LAWTON, OK (KSWO)- Some of the best minds in weather forecasting were in Lawton today for a workshop with emergency management leaders.
Over 100 people took part, including representatives from the national Storm Prediction Center and the National Weather Service, and our own First Alert Weather team. The weather experts shared their experiences tracking storms in southern plains.
When it comes to tornadoes, thunderstorms, or ice storms, the main focus for meteorologists, emergency managers, and school or business leaders is communication.
"Communication is key if we were not able to communicate or we didn't communicate well and have to tools to communicate well it would really be detrimental to the mission of the weather service and what everyone is striving to do is to keep people safe from the severe weather," said Bowers.
Building relationships with the National Weather Service is important for First Alert Meteorologist Mandy Bailey.
"Basically it's super important for us to have great relationship with them because its just like a train trying to travel down the tracks, if parts of the train in the middle are falling off its not going to travel very far so if our information doesn't go across very well and people have conflicting info its going to be hard and take all of that information," said Bailey.
Meteorologists from Texas and Oklahoma answered questions and shared ways they use social media, TV, and the radio to communicate when it comes to significant weather.
"Its always nice to hear from those that are not working directly with us in the media what we can do better to help our emergency managers in this area, the school systems, and military everybody the ways that we can more effectively communicate with them to pass along the serve weather information," said Bowling.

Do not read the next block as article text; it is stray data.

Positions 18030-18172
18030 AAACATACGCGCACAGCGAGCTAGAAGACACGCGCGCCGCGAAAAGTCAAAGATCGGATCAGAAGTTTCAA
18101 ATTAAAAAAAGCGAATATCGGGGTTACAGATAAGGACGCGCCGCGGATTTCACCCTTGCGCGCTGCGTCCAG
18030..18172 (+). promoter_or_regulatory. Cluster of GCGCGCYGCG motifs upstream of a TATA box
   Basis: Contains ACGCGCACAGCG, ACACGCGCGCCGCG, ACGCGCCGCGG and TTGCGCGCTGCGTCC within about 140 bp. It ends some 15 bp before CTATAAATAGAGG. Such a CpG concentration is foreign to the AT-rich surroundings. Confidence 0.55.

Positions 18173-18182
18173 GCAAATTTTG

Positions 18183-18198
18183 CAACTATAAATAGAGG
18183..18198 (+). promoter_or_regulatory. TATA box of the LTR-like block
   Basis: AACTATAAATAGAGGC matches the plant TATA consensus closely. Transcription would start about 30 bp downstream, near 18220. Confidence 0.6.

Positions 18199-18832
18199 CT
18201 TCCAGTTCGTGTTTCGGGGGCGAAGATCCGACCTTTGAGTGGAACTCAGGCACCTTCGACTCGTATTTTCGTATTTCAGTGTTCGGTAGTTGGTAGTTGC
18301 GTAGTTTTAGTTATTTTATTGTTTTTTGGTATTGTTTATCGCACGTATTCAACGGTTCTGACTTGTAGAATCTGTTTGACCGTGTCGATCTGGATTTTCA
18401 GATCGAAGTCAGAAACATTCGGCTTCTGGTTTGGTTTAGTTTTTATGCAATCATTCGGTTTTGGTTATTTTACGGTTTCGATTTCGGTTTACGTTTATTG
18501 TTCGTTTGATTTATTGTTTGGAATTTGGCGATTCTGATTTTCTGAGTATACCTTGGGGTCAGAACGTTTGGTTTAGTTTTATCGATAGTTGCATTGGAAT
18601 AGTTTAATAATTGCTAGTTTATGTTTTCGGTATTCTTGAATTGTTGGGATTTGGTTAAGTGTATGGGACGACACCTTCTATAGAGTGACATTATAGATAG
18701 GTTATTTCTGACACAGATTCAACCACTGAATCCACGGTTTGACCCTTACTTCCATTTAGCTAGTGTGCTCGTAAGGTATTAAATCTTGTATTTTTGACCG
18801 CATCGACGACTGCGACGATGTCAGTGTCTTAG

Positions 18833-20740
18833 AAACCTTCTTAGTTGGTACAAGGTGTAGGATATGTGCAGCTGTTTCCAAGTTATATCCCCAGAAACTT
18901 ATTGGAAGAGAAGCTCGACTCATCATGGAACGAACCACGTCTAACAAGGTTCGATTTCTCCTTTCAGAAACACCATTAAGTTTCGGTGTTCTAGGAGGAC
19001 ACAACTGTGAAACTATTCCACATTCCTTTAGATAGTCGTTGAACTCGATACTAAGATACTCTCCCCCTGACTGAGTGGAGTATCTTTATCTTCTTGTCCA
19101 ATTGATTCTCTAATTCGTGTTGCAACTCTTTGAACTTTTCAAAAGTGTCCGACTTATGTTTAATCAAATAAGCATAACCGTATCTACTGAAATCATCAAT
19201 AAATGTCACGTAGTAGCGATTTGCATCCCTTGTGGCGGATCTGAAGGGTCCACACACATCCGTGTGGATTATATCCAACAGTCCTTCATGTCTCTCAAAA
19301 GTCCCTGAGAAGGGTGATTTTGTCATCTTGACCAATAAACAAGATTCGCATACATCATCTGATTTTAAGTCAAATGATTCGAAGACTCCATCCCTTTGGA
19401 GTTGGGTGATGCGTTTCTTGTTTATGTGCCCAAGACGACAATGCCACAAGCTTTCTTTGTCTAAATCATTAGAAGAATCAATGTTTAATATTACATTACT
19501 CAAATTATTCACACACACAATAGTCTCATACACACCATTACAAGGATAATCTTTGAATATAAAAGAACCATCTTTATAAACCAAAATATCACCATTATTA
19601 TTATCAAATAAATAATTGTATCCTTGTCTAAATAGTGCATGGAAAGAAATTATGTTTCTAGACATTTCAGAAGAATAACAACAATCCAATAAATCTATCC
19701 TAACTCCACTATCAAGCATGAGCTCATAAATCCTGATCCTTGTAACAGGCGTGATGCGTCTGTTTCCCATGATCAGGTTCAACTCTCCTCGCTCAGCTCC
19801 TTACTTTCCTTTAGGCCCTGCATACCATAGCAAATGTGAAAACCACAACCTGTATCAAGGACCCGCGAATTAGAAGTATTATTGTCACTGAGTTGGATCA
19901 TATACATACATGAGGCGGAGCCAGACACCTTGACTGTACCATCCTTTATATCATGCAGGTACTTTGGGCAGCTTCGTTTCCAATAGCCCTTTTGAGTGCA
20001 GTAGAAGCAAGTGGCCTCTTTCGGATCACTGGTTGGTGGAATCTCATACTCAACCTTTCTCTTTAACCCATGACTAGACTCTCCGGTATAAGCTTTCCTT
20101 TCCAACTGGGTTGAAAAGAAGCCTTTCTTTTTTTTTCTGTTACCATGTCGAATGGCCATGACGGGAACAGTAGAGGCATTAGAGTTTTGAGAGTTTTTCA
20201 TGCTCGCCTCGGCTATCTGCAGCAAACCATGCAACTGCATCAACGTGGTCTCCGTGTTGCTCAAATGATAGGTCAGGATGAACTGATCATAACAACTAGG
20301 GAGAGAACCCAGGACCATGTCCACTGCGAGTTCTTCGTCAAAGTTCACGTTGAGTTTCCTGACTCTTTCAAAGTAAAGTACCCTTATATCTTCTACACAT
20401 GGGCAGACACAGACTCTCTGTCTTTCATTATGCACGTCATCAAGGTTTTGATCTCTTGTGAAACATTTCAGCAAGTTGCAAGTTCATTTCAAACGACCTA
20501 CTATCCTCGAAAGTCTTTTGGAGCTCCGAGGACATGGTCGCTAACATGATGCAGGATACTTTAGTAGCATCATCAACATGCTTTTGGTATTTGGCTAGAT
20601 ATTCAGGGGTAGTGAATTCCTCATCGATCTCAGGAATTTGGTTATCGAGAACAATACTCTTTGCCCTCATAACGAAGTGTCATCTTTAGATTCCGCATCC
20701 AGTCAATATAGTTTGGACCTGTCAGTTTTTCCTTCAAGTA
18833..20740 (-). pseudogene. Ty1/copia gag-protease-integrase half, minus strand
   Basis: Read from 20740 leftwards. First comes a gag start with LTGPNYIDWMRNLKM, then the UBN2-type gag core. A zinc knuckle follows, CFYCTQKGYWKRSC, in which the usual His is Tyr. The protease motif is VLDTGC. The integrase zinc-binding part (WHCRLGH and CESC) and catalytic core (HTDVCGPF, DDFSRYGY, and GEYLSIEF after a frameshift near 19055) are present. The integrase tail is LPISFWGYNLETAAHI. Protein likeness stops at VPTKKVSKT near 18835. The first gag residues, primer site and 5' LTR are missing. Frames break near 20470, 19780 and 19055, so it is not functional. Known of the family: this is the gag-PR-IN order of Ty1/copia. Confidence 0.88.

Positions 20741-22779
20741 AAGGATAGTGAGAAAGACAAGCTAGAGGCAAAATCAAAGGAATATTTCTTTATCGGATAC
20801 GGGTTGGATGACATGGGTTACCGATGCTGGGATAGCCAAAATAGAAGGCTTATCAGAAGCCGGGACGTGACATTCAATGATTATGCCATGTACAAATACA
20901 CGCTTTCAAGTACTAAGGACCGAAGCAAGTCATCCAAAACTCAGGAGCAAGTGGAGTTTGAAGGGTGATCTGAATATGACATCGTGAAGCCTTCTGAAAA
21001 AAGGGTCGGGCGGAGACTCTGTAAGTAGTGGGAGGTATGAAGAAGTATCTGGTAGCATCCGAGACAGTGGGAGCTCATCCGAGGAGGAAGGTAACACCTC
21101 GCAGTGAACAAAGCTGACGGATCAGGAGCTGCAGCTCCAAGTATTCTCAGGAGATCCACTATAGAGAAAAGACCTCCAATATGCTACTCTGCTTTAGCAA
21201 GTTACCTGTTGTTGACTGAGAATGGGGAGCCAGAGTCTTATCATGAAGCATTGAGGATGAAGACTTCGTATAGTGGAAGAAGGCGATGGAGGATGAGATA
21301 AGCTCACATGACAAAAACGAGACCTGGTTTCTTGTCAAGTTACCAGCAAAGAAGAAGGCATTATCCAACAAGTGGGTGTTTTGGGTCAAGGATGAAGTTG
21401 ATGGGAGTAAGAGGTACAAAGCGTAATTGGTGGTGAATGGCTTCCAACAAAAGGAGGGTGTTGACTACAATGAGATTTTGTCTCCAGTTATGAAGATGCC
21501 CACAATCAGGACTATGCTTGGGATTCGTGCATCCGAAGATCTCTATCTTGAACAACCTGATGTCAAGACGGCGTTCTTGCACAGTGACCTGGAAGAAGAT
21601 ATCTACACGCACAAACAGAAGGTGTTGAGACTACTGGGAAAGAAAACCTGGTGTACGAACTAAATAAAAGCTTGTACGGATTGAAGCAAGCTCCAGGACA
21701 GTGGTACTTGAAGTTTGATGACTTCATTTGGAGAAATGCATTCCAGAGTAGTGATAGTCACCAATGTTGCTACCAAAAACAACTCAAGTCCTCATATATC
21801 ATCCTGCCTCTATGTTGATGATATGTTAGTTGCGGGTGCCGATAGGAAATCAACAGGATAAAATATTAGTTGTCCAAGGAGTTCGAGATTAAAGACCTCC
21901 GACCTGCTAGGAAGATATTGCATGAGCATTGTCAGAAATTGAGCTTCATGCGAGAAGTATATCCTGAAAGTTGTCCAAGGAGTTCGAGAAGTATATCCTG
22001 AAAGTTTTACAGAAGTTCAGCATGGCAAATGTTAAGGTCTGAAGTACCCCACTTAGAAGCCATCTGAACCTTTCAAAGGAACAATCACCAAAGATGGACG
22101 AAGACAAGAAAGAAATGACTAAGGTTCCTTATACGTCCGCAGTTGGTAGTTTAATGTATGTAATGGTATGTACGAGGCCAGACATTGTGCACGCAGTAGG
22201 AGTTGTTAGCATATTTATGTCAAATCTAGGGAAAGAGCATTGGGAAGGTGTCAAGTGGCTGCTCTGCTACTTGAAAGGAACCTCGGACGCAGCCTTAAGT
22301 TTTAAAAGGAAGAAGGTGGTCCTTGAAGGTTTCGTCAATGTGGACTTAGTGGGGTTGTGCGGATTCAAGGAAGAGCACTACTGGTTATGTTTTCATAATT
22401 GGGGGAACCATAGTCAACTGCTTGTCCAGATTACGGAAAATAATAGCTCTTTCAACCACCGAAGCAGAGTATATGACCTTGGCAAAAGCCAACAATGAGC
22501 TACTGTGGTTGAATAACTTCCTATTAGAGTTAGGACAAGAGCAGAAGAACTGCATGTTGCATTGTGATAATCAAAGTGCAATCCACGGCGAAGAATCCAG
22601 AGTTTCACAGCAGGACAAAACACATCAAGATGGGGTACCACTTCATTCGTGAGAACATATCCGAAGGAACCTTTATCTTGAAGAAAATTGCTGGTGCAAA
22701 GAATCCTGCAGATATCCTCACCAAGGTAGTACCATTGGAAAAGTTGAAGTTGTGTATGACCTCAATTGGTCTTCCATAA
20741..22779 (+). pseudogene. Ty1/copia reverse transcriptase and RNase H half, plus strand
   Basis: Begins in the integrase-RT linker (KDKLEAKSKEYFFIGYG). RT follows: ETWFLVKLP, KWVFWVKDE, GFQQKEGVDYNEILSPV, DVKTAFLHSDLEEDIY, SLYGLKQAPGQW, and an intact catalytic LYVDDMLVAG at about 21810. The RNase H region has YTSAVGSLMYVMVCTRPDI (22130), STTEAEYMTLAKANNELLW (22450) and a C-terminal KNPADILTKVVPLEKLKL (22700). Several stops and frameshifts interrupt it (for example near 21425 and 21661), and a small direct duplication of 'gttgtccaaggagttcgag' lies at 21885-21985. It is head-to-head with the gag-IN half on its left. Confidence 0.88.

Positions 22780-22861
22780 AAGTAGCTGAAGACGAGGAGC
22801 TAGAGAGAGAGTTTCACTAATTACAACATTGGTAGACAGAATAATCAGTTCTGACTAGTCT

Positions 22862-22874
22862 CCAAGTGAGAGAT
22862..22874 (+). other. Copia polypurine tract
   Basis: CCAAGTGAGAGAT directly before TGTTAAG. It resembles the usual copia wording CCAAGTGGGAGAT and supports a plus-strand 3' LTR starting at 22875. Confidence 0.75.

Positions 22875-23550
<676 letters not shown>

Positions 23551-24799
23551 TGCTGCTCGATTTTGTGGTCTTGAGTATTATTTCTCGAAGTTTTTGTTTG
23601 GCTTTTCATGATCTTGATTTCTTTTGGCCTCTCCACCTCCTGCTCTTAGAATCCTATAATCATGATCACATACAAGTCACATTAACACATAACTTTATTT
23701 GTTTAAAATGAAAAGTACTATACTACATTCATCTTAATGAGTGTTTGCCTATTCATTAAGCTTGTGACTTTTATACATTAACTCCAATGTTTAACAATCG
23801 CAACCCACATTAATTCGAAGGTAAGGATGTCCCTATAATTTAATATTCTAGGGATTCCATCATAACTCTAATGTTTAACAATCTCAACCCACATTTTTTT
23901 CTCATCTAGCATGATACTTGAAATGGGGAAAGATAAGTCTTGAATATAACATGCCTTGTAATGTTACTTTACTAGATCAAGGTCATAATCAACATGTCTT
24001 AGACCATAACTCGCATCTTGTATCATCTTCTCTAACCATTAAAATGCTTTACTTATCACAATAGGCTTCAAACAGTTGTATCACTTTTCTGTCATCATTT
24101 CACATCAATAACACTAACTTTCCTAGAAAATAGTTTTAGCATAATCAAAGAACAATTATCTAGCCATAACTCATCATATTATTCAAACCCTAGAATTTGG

Dr. Laura Myers,a social scientist who researches weather, reminds us that meteorologists take their responsibility for protecting the public very seriously.
"There are different but they are all professional and that's what makes them really motivated to not do the hype they know they are trying to increase that awareness without scaring people so the difference are just in the way they do it. It can be in their mannerism, its the way that they show that it is really serious its the way they provide that information so those are the unique differences they are trying to find way to capture the attention of the public," said Myers.
The emergency managers and first responders who took part in today's workshop gave their feedback to the forecasters.Everybody came away from the meeting feeling like they had learned something from each other. The National Weather Service says its was so successful, they may have another workshop next year.